Problem Program

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What Does Problem Program Mean?

A problem program is an old term referring to an application program performing one or more tasks, excluding those performed by the operating system.


There are many types of problem programs:

Application Suite: This includes a number of applications, typically serving a certain field of business or industry.
Enterprise Software: This is designed to perform multiple tasks, addressing the requirements of a certain firm or institution.
Infrastructure Software: This provides one or more services used by multiple computers.
Media Development Software: This is a software used to develop audio or video content, which may be served via desktop or Web-based applications.

Techopedia Explains Problem Program

A problem program, system software and middleware are three different types of programs, as follows:

Problem Program: This program applies the computing powers provided by system software in order to do a specific task.
System Software: This program is responsible for providing those computing powers.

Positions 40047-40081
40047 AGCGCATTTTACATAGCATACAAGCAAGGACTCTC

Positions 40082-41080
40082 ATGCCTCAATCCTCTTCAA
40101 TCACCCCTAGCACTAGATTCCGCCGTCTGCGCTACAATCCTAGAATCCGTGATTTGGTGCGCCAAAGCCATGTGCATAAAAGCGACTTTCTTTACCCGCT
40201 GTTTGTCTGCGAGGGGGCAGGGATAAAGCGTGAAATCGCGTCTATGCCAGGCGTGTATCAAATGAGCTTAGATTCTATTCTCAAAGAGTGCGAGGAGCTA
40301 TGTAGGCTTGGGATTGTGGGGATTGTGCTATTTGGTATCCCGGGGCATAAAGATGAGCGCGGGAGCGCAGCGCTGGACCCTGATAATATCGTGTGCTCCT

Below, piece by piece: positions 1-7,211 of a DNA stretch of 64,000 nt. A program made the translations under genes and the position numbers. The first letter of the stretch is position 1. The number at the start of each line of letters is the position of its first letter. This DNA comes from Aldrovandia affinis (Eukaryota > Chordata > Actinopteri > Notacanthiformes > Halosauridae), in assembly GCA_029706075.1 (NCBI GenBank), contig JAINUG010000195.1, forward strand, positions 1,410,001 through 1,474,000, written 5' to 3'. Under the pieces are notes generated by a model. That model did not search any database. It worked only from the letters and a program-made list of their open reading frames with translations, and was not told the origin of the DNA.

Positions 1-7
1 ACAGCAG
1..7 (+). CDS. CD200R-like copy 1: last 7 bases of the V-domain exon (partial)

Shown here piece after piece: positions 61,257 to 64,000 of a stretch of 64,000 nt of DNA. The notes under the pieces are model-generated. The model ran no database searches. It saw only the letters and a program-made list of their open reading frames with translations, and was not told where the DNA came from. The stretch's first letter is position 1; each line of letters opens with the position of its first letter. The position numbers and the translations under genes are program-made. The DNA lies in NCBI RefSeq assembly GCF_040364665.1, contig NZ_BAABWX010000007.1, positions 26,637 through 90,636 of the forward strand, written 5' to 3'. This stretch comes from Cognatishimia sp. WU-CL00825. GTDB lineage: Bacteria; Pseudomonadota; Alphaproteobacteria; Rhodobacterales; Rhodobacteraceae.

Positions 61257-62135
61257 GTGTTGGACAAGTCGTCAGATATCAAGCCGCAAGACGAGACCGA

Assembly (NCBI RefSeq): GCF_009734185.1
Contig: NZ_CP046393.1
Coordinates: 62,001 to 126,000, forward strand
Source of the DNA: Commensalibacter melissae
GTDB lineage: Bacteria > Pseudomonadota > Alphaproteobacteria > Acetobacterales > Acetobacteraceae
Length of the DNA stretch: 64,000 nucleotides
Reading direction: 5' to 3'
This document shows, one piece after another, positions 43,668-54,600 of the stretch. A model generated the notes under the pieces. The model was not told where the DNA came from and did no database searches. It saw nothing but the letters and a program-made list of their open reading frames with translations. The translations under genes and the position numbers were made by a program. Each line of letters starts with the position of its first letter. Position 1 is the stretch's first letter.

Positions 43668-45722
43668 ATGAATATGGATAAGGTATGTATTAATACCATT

Middleware:This program serves the problem program and is served by the system software.
The relationship between all three software program types is much like the relationships binding employees of a firm:

The firm managers prepare the suitable environment and system of operations, just like the system software.
Team leaders work more specifically on the environments of their teams, like middleware.
The team member each does specific tasks, which are added to those tasks performed by the rest of the employees to result in a certain product or service, like problem programs.


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Margaret Rouse
Technology Expert
Margaret Rouse
Technology Expert

Margaret is an award-winning technical writer and teacher known for her ability to explain complex technical subjects to a non-technical business audience. Over the past twenty years, her IT definitions have been published by Que in an encyclopedia of technology terms and cited in articles by the New York Times, Time Magazine, USA Today, ZDNet, PC Magazine, and Discovery Magazine. She joined Techopedia in 2011. Margaret's idea of a fun day is helping IT and business professionals learn to speak each other’s highly specialized languages.